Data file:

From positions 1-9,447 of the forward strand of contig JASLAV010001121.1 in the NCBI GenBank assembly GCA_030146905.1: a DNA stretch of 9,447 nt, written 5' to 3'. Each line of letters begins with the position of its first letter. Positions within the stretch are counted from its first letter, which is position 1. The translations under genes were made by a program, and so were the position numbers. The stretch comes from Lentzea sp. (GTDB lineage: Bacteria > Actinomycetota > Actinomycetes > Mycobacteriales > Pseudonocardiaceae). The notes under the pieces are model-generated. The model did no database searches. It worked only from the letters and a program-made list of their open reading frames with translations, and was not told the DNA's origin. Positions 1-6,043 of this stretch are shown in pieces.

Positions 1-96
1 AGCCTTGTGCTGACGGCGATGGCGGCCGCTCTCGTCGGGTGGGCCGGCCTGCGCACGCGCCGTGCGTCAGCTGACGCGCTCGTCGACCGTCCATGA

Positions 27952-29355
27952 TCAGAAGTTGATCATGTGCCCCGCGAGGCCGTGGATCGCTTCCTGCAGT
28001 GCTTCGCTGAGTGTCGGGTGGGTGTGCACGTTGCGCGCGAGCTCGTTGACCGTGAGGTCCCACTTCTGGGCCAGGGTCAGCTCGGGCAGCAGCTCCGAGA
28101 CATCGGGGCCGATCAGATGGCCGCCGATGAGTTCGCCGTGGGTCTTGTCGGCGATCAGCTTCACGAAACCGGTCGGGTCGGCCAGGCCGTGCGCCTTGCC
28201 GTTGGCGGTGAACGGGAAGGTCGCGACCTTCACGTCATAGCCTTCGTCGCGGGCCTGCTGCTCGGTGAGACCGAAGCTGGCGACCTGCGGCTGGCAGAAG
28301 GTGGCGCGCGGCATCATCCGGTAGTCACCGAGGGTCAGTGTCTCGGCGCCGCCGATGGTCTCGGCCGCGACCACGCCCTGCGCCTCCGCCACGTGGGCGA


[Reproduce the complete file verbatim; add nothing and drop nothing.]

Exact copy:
From positions 1-9,447 of the forward strand of contig JASLAV010001121.1 in the NCBI GenBank assembly GCA_030146905.1: a DNA stretch of 9,447 nt, written 5' to 3'. Each line of letters begins with the position of its first letter. Positions within the stretch are counted from its first letter, which is position 1. The translations under genes were made by a program, and so were the position numbers. The stretch comes from Lentzea sp. (GTDB lineage: Bacteria > Actinomycetota > Actinomycetes > Mycobacteriales > Pseudonocardiaceae). The notes under the pieces are model-generated. The model did no database searches. It worked only from the letters and a program-made list of their open reading frames with translations, and was not told the DNA's origin. Positions 1-6,043 of this stretch are shown in pieces.

Positions 1-96
1 AGCCTTGTGCTGACGGCGATGGCGGCCGCTCTCGTCGGGTGGGCCGGCCTGCGCACGCGCCGTGCGTCAGCTGACGCGCTCGTCGACCGTCCATGA

Positions 27952-29355
27952 TCAGAAGTTGATCATGTGCCCCGCGAGGCCGTGGATCGCTTCCTGCAGT
28001 GCTTCGCTGAGTGTCGGGTGGGTGTGCACGTTGCGCGCGAGCTCGTTGACCGTGAGGTCCCACTTCTGGGCCAGGGTCAGCTCGGGCAGCAGCTCCGAGA
28101 CATCGGGGCCGATCAGATGGCCGCCGATGAGTTCGCCGTGGGTCTTGTCGGCGATCAGCTTCACGAAACCGGTCGGGTCGGCCAGGCCGTGCGCCTTGCC
28201 GTTGGCGGTGAACGGGAAGGTCGCGACCTTCACGTCATAGCCTTCGTCGCGGGCCTGCTGCTCGGTGAGACCGAAGCTGGCGACCTGCGGCTGGCAGAAG
28301 GTGGCGCGCGGCATCATCCGGTAGTCACCGAGGGTCAGTGTCTCGGCGCCGCCGATGGTCTCGGCCGCGACCACGCCCTGCGCCTCCGCCACGTGGGCGA